Fabric (make sure you have a lot. I am finding it takes quite a bit.)

A prodder. I am using a screwdriver that is pointed on the end. Do not use a hooking instrument because the hook on the end will catch in the burlap as you prod.

Tape (to mask the ends of the burlap so it doesn’t ravel.)

Ruler (This will be used to measure the correct sizes for your squares. For those of you fortunate enough to have a fabric cutter, your work will go much faster. The most time consuming part of this project is cutting the fabric. )

Scissors or pinking shears. (I always use pinking shears to prevent my fabric from raveling.)

Seam sealer or latex adhesive. (I am using leftover seam sealer from my “How To Repair Carpet Holes and Tears” project.)

Please follow these step by step instructions for the creation of your own “proddy” rug:

1. Cut a piece of burlap the size of the rug you want plus and extra inch on each side

2. Tape the ends of the burlap so it doesn’t ravel.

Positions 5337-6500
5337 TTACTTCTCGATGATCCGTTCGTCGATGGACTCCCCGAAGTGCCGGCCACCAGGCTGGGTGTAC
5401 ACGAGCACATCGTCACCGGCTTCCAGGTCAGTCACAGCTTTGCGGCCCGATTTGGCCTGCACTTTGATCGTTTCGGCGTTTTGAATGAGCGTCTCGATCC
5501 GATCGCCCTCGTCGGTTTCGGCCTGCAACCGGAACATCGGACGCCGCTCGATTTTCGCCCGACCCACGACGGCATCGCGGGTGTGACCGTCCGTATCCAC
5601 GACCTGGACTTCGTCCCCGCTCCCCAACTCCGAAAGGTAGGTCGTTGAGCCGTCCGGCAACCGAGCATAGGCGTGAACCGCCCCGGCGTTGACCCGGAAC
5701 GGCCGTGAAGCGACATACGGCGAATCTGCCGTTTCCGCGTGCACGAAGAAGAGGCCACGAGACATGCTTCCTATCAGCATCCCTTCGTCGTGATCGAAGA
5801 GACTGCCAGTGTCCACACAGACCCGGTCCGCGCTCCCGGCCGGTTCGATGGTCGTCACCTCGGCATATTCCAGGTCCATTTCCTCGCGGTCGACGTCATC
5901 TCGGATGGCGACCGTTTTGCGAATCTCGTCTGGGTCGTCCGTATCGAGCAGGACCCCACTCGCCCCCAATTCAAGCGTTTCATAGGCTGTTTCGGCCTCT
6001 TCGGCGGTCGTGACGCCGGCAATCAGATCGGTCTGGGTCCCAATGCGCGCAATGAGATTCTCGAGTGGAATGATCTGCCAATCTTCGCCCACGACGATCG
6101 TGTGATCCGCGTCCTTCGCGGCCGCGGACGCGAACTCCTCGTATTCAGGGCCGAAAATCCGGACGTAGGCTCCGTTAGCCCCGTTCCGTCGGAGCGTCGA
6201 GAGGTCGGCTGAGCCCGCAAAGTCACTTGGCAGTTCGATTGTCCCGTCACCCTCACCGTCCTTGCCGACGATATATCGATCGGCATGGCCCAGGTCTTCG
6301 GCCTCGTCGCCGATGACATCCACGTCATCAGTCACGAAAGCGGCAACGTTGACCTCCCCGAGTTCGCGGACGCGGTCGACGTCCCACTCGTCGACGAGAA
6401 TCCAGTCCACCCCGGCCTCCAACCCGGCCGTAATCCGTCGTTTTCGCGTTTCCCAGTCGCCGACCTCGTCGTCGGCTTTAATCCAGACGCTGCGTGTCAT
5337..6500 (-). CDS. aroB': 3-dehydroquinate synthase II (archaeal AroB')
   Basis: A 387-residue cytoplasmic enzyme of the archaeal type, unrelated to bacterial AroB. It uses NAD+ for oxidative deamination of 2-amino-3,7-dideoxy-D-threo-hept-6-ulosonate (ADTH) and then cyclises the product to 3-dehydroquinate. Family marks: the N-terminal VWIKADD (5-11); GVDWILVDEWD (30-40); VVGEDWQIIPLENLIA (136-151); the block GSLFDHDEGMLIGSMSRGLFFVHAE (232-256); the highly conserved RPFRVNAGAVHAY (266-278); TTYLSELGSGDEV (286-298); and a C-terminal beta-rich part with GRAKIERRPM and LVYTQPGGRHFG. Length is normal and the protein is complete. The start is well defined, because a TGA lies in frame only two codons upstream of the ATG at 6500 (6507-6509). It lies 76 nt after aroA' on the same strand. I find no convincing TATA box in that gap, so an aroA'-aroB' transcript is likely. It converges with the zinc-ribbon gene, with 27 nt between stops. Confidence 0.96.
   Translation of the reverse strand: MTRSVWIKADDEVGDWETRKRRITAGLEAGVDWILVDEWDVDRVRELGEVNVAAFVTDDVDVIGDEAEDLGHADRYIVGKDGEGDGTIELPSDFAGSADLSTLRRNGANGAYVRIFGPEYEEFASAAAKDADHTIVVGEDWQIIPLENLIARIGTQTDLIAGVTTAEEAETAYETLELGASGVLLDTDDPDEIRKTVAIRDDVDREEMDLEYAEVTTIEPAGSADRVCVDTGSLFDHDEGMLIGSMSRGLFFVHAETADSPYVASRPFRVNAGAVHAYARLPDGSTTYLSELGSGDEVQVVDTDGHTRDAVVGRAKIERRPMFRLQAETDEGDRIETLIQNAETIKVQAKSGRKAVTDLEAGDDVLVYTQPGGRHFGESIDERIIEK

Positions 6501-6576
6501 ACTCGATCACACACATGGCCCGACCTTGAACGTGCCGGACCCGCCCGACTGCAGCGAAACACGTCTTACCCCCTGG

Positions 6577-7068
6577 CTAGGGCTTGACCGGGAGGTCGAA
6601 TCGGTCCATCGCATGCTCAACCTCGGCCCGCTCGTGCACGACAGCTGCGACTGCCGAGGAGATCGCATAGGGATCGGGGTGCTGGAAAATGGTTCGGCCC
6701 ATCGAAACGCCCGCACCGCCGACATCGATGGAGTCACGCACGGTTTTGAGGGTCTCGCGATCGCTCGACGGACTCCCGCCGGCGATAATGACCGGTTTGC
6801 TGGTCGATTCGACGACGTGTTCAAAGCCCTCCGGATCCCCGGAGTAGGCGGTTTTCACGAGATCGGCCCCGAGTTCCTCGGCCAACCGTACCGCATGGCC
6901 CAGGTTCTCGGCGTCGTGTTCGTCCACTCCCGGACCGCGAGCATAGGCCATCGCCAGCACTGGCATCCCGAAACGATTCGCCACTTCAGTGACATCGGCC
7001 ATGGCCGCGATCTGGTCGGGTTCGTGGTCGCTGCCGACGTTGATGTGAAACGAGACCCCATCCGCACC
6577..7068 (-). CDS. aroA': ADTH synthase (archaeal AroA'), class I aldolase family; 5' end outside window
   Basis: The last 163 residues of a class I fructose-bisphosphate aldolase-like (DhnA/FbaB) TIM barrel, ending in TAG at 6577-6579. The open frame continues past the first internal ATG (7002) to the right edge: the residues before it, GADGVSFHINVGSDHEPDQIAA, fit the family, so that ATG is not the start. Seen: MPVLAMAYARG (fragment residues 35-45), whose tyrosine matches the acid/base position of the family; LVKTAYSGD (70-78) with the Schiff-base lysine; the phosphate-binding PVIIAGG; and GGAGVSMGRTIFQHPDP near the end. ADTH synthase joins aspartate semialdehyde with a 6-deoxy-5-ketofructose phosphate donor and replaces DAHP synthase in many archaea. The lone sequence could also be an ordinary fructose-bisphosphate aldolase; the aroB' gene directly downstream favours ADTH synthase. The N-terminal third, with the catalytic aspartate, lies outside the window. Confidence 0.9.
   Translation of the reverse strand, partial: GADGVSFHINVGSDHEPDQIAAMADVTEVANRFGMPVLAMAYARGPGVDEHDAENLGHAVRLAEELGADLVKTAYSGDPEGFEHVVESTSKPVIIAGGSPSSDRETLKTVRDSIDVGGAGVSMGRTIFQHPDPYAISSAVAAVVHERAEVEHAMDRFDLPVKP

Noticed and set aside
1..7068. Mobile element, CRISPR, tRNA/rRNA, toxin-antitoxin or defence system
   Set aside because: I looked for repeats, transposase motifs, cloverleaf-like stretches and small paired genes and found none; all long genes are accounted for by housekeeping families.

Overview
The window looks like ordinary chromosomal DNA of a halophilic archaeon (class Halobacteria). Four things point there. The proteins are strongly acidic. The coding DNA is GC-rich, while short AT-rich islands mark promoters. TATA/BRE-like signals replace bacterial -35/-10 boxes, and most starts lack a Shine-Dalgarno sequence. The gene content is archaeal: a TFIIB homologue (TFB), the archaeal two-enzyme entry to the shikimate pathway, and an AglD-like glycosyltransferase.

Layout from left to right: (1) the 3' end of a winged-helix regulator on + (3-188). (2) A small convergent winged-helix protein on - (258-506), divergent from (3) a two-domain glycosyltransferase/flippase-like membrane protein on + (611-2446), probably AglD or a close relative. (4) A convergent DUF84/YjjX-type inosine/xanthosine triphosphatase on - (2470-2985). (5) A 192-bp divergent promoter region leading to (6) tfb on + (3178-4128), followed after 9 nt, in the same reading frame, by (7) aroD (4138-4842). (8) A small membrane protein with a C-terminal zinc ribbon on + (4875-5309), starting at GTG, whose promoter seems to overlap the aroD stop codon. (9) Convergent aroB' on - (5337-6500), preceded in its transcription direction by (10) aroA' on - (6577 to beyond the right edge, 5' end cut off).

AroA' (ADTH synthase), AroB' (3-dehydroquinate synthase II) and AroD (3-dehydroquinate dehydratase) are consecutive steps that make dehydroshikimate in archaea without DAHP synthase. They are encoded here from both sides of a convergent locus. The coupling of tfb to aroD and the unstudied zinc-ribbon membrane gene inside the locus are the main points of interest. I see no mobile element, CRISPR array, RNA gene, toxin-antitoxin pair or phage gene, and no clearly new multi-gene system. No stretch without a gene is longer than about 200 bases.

3. If you want to prod a design please draw it onto the burlap now. I am going to prod the words “Scrub A Dub” on my rug. However, you can also just prod fabric into the burlap without a design if that is what you want. If you have several fabrics you may want to intermingle them.

4. Cut the fabric into the desired size. I am using 3 inch squares for this rug.

5. Fold the fabric piece into a square and put your prodder into the square.

6. Prod the fabric into the burlap. Feel under the burlap to make sure the fabric went all the way through. Pull it tight. Do not push your prodder through the fabric.

7. Prod your next piece about 3 burlap threads over. When you start a new row, prod at least 3 burlap threads down.

8. After you have prodded all you plan for the day, remove the burlap from the lap frame and turn it over.

9. Check for any wide uncovered areas. Sometimes it’s hard to tell exactly how much space you’ve left between pieces. Patch any big holes with additional prodded fabric pieces.